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Discussion Starter #1
are all replacement cambelt idler pulleys made from plastic?
the one currently on my car is metal.
 

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Kit of parts I've just bought from Mangoletsi, all belts, idlers, tensioners and cambox cover gasket, £160, includes metal tensioner for cam belt but others are plastic.
 

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Discussion Starter #4 (Edited)
i did buy mine from ebspares and got what's in the picture apart from the metal plate which the cam tensioner and idle pulley bolt too.

it's still strange that Mangoletsi supplied a metal cam tensioner instead of a plastic one.
 

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earthman said:
it's still strange that Mangoletsi supplied a metal metal cam tensioner instead of a plastic one.
Because the latest spec of that part has a metal tensioner, any plastic ones will be old stock.
 

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Discussion Starter #7
it seems to me that it's all by chance, do alfa really know what part is at fault or is it just trial and error?
my first thought about the tensioner being metal is that each tooth could cut into/wear the rubber belt out quickly but then again both camshaft pulley's are metal so maybe not.

i think the next car i buy will have a cam chain.
 

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159 has a chain drive, doesn't it?

Mind you.. the words "cam" and "chain" reminds me of a joke that Honda motorbike owners might remember:

"Knock, Knock.."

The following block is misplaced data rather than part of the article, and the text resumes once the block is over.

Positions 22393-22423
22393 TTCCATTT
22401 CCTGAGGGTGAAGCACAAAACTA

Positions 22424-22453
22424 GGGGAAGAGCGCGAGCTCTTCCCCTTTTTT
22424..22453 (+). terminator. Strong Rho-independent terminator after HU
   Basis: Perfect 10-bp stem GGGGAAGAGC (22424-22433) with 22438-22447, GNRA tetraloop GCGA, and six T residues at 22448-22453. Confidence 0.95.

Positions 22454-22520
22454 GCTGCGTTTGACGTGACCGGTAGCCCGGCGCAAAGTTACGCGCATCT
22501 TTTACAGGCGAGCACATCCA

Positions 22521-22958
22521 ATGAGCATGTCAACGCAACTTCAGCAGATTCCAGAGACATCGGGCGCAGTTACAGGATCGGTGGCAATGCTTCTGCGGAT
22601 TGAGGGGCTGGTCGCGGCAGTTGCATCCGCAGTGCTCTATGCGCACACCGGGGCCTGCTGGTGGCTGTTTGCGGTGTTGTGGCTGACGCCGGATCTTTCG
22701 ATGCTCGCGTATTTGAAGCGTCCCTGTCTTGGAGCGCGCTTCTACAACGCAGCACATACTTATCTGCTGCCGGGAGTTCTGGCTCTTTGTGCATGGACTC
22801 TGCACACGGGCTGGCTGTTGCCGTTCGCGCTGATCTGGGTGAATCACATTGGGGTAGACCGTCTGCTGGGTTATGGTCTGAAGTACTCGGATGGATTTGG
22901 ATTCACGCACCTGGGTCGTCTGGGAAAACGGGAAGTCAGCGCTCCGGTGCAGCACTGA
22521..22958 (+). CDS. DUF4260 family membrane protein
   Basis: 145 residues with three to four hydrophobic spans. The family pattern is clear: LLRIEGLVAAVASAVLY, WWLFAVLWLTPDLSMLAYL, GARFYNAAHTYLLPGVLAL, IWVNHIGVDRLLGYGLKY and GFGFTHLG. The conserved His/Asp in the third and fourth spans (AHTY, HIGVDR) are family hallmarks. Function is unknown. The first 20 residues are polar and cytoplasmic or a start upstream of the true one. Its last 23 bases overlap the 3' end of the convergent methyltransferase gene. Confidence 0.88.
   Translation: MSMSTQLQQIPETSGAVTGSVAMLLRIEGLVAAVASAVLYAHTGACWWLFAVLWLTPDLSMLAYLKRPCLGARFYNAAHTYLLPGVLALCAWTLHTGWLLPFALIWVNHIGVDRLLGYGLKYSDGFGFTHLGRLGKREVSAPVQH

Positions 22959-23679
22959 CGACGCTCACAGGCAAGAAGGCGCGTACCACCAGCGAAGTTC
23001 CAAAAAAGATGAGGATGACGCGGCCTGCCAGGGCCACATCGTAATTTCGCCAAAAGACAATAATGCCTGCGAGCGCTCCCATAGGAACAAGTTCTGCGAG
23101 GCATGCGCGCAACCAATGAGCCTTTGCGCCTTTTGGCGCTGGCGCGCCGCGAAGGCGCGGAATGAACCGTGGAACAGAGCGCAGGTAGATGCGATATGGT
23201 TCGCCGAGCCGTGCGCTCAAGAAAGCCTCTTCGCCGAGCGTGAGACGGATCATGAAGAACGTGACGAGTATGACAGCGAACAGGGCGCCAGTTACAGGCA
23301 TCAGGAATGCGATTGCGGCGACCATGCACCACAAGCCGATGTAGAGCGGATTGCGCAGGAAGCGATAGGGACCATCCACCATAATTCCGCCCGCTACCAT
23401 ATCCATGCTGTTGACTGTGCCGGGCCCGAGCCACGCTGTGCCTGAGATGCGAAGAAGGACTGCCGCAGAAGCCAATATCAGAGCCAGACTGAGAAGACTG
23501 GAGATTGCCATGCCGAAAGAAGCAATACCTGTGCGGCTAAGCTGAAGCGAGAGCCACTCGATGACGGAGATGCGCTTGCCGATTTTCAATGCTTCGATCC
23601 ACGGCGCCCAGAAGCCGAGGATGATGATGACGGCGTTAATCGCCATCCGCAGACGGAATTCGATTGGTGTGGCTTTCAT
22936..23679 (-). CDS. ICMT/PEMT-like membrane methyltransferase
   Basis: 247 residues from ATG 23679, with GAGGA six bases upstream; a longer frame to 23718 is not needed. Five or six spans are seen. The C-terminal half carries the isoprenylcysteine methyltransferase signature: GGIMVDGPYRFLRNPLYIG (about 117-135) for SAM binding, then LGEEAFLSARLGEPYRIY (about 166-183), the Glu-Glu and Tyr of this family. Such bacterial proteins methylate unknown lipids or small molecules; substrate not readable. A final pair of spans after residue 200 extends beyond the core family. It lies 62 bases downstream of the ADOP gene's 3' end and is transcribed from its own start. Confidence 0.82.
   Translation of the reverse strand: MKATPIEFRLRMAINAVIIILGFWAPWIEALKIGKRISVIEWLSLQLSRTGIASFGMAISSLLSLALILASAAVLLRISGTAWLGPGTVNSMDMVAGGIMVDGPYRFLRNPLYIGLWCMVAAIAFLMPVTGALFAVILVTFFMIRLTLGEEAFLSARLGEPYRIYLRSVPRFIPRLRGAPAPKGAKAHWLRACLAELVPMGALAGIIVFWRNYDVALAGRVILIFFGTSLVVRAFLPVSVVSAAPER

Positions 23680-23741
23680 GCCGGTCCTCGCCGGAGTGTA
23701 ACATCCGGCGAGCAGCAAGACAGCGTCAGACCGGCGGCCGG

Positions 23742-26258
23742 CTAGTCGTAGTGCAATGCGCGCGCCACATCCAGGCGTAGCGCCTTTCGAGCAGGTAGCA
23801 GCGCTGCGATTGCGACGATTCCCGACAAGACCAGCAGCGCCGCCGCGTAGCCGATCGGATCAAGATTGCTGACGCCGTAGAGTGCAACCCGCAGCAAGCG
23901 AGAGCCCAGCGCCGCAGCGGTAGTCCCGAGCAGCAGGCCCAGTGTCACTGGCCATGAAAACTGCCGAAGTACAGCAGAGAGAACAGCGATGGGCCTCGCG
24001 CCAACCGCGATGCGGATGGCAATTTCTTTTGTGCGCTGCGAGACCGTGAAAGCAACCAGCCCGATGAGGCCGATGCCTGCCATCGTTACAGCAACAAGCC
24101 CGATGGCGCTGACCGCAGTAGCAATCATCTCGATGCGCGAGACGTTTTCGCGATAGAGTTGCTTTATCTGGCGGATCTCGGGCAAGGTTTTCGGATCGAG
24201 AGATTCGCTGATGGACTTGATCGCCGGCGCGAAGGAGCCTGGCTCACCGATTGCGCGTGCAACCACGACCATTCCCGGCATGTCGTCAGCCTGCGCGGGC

"Who's there...? "

"Camchain tensioner.." :cheese: :cheese:

When the tensioner failed (yes, even a Honda one) the chain started flopping about and eventually left the sprocket.. you can imagine the carnage.

Gear driven cams is how Honda sorted it.. or we can go back to pushrods.. never had any trouble with those! :D

Ralf S.
 

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Discussion Starter #9
i think that camchains and tensioners have come on a long way since then, my mate who is in the trade tells me that most new honda cars, along with other manufacturers are now fitting camchains to their engines.
 

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I hope so.. the chains will eventually stretch with mileage but shouldn't need changing due to age alone.

But if the tensioner gums up and stops keeping the chain taut, it will lift off the sprockets and either come off the sprocket altogether (new engine time) or lift unp enough not to come off, but still enough to wear away the cam-chain cover.

Is the cam chain assembly under a sealed metal cover, so that it keeps dust and grit out of the chain rollers and tensioner mechanism?

How is it serviced?

I think a chain is better than a belt (just seems more "right" somehow) but a bad one (or rather a chain with a bad tensioner) can potentially do more damage than a belt when it all goes horribly wrong.

Ralf S.
 
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